if the vectors all cancel each other, the mean is the center of the planet. In this
case, the returned mean point is (`NaN,NaN`

) and a warning is
displayed. This phenomenon is highly improbable in *real* data,
but can be easily constructed. For example, it occurs when all the points are
equally spaced along a great circle. Try taking the geographic mean of (0°,0°),
(0°,120°), and (0°,240°), which trisect the equator.

elats = [0 0 0]; elons = [0 120 240]; meanm(elats,elons)

MATLAB issues a warning and returns a vector of `NaN`

values.

### Geographic Standard Deviation

As you might now expect, the Cartesian definition of standard deviation provided
in the standard MATLAB function `std`

is also inappropriate for geographic
data that is unprojected or covers a significant portion of a planet. Depending upon
your purpose, you might want to use the separate geographic deviations for latitude
and longitude provided by the function `stdm`

, or the single
standard distance provided in `stdist`

. Both methods measure the
deviation of points from the mean position calculated by
`meanm`

.

#### The Meaning of `stdm`

The `stdm`

function handles the latitude and longitude
deviations separately.

[latstd,lonstd] = stdm(lat,lon)

The function returns two deviations, one for latitudes and one for longitudes.

Latitude deviation is a straightforward standard deviation calculation from
the mean latitude (mean parallel) returned by `meanm`

. This is
a reasonable measure for most cases, since on a sphere at least, a degree of
latitude always has the same arc length.

Longitude deviation is another matter. Simple calculations based on sum-of-squares angular deviation from the mean longitude (mean meridian) are misleading. The arc length represented by a degree of longitude at extreme latitudes is significantly smaller than that at low latitudes.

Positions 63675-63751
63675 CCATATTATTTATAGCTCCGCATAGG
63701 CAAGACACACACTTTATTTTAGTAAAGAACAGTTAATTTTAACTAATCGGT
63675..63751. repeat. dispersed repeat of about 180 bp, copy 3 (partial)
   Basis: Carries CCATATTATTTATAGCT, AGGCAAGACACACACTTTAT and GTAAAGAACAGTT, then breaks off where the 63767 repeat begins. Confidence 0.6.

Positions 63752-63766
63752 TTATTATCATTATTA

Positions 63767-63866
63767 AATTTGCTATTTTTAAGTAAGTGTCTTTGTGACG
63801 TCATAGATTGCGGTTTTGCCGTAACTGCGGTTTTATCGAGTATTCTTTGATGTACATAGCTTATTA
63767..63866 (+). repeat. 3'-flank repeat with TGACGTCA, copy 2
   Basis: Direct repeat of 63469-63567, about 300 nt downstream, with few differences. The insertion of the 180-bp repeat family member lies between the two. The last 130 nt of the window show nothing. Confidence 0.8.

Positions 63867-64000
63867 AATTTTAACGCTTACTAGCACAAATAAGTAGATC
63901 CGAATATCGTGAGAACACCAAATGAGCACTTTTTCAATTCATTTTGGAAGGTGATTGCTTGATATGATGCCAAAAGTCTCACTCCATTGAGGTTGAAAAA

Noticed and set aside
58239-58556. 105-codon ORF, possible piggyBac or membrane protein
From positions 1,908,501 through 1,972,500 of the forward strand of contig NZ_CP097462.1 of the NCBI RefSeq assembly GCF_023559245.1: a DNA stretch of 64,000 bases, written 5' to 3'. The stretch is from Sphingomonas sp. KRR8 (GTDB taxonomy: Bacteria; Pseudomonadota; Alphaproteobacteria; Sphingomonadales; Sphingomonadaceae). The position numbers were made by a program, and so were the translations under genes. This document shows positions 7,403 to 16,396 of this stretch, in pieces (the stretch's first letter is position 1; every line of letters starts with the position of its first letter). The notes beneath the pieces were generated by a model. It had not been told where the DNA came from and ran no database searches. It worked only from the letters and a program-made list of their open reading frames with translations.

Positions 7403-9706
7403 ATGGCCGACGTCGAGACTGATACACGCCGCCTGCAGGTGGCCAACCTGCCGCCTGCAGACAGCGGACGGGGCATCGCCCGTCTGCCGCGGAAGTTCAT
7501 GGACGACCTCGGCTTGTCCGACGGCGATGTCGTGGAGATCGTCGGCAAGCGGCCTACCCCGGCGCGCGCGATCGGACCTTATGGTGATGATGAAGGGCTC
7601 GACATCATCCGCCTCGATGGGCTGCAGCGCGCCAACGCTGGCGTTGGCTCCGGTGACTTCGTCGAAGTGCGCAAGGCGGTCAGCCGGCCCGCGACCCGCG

The term *departure* is used to represent the arc length
distance along a parallel of a point from a given meridian. For example,
assuming a spherical planet, the departure of a degree of longitude at the
Equator is a degree of arc length, but the departure of a degree of longitude at
a latitude of 60° is one-half a degree of arc length. The
`stdm`

function calculates a sum-of-squares departure
deviation from the mean meridian.

If you want to plot the one-sigma lines for `stdm`

, the
latitude sigma lines are parallels. However, the longitude sigma lines are not
meridians; they are lines of constant departure from the mean parallel.

This handling of deviation has its problems. For example, its dependence upon
the logic of the coordinate system can cause it to break down near the poles.
For this reason, the standard distance provided by `stdist`

is
often a better measure of deviation. The `stdm`

handling is
useful for many applications, especially when the data is not global. For
instance, these potential difficulties would not be a danger for data points
confined to the country of Mexico.

#### The Meaning of `stdist`

The standard distance of geographic data is a measure of the dispersion of the data in terms of its distance from the geographic mean. Among its advantages are its applicability anywhere on the globe and its single value:

dist = stdist(lat,lon)

In short, the standard distance is the average, norm, or *cubic
norm* of the distances of the data points in a great circle sense
from the mean position. It is probably a superior measure to the two deviations
returned by `stdm`

except when a particularly latitude- or
longitude-dependent feature is under examination.